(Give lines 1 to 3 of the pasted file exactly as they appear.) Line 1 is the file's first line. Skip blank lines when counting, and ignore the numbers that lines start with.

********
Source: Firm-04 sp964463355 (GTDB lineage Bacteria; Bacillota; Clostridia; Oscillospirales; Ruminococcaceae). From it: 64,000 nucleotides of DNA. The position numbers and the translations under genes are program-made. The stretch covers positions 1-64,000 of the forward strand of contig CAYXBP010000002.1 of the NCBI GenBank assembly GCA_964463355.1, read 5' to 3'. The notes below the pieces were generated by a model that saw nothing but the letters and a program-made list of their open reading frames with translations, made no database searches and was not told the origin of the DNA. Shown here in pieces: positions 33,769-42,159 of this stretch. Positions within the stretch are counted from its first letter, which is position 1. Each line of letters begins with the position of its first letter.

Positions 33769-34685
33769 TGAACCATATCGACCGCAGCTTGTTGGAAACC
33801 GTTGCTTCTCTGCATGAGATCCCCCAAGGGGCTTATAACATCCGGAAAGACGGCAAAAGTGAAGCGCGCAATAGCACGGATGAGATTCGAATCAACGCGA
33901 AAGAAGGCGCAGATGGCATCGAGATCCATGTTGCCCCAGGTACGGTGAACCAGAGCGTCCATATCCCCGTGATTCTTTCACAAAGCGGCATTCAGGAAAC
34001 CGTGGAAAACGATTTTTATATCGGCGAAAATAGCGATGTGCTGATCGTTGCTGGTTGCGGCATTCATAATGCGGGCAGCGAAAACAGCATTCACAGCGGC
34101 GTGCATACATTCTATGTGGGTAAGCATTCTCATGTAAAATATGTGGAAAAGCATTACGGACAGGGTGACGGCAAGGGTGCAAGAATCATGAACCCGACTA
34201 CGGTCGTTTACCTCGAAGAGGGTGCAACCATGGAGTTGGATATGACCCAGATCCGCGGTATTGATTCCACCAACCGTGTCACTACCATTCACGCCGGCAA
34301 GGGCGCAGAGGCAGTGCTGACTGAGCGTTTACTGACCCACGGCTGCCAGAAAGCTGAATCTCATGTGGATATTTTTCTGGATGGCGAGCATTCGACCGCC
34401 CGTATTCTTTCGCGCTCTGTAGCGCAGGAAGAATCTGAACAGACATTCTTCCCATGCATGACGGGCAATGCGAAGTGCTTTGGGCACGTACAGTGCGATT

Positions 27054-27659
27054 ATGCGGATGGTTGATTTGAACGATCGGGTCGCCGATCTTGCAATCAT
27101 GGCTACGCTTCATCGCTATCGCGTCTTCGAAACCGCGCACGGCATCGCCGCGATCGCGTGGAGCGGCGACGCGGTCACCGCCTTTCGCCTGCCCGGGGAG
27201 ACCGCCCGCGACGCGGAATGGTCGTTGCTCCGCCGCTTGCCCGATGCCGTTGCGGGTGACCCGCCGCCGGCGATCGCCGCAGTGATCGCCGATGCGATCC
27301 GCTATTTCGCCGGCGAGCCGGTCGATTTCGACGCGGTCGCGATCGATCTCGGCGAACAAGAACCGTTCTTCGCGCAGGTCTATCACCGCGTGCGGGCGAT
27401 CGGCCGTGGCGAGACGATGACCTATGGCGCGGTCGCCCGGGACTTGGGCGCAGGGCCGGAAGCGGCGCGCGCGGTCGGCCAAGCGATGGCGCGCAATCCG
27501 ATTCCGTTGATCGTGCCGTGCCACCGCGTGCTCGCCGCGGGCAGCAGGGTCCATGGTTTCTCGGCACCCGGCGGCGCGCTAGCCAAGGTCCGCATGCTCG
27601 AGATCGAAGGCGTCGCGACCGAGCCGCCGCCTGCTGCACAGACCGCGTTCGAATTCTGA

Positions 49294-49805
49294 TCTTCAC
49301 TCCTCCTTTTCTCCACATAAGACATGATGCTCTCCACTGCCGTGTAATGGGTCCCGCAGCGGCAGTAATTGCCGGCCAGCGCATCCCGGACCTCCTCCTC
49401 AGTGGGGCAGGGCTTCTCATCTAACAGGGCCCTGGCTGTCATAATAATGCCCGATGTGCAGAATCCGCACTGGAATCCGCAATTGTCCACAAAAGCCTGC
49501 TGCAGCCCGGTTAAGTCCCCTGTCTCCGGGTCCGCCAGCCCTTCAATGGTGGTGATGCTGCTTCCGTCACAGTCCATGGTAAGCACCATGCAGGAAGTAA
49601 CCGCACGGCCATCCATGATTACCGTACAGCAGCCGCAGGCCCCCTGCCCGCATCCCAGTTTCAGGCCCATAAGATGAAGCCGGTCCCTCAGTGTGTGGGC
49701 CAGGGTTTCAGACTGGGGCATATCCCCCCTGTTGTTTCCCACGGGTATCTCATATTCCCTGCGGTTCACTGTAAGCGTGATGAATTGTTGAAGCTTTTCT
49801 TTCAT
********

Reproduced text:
Source: Firm-04 sp964463355 (GTDB lineage Bacteria; Bacillota; Clostridia; Oscillospirales; Ruminococcaceae). From it: 64,000 nucleotides of DNA. The position numbers and the translations under genes are program-made. The stretch covers positions 1-64,000 of the forward strand of contig CAYXBP010000002.1 of the NCBI GenBank assembly GCA_964463355.1, read 5' to 3'. The notes below the pieces were generated by a model that saw nothing but the letters and a program-made list of their open reading frames with translations, made no database searches and was not told the origin of the DNA. Shown here in pieces: positions 33,769-42,159 of this stretch. Positions within the stretch are counted from its first letter, which is position 1. Each line of letters begins with the position of its first letter.

Positions 33769-34685
33769 TGAACCATATCGACCGCAGCTTGTTGGAAACC